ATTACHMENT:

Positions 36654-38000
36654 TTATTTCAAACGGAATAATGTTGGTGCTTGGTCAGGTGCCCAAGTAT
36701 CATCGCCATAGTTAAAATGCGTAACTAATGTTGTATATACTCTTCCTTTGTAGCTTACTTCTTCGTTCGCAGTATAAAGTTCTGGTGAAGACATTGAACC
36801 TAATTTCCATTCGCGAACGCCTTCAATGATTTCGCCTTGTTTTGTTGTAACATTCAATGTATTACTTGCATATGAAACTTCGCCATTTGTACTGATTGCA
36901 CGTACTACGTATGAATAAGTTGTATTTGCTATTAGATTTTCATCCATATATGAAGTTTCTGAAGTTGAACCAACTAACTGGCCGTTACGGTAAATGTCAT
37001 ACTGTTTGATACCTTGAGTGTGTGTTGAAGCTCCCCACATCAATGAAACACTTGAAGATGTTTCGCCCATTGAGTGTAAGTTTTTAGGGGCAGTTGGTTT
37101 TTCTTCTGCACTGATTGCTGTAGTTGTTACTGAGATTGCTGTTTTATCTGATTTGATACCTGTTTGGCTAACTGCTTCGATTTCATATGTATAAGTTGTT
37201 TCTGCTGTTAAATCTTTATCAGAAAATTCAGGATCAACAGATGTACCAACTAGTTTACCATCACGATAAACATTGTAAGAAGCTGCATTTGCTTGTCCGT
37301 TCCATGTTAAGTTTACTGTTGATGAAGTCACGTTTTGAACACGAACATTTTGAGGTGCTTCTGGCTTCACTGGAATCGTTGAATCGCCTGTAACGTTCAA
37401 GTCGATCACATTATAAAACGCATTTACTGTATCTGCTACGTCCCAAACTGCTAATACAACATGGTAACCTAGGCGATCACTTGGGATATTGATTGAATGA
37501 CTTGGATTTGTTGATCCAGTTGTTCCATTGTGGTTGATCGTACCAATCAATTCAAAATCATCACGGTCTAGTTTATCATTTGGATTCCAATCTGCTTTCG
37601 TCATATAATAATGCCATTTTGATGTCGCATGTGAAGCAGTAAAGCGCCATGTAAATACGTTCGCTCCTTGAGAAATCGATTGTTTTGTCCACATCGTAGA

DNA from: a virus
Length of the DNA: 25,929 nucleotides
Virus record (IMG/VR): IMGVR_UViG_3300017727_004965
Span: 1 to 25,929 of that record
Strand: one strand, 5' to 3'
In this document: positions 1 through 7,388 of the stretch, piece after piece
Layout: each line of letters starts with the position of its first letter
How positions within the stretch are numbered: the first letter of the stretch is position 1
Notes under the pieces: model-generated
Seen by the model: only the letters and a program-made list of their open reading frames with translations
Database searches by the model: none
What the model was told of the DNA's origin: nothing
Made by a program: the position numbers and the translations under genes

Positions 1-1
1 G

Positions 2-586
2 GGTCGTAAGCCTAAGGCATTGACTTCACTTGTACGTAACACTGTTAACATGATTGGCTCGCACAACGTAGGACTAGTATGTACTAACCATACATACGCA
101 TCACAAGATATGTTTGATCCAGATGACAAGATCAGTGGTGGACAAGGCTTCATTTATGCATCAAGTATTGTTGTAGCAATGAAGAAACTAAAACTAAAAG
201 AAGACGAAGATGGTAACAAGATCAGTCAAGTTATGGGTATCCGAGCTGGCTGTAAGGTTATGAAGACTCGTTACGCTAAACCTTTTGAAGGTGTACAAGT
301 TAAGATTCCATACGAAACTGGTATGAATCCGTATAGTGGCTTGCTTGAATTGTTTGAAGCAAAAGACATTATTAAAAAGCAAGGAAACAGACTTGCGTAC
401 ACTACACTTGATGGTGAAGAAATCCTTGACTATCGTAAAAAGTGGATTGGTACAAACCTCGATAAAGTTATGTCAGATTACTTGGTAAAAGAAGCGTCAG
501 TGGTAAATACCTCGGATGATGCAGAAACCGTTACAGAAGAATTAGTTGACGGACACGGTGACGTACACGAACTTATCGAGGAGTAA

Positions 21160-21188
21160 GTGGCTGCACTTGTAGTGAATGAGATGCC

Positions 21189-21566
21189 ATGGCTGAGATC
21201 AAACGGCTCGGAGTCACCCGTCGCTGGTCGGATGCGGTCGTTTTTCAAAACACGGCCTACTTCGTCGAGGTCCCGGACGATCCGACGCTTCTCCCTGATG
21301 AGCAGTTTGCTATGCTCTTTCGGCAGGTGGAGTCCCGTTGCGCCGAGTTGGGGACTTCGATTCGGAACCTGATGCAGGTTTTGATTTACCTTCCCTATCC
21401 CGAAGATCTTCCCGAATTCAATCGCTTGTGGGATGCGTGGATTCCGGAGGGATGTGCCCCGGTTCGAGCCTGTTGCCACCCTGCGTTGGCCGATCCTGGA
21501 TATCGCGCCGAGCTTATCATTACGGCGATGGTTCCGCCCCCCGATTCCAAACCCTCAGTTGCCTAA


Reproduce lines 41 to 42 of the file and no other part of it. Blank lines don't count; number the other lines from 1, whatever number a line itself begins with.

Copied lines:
21401 CGAAGATCTTCCCGAATTCAATCGCTTGTGGGATGCGTGGATTCCGGAGGGATGTGCCCCGGTTCGAGCCTGTTGCCACCCTGCGTTGGCCGATCCTGGA
21501 TATCGCGCCGAGCTTATCATTACGGCGATGGTTCCGCCCCCCGATTCCAAACCCTCAGTTGCCTAA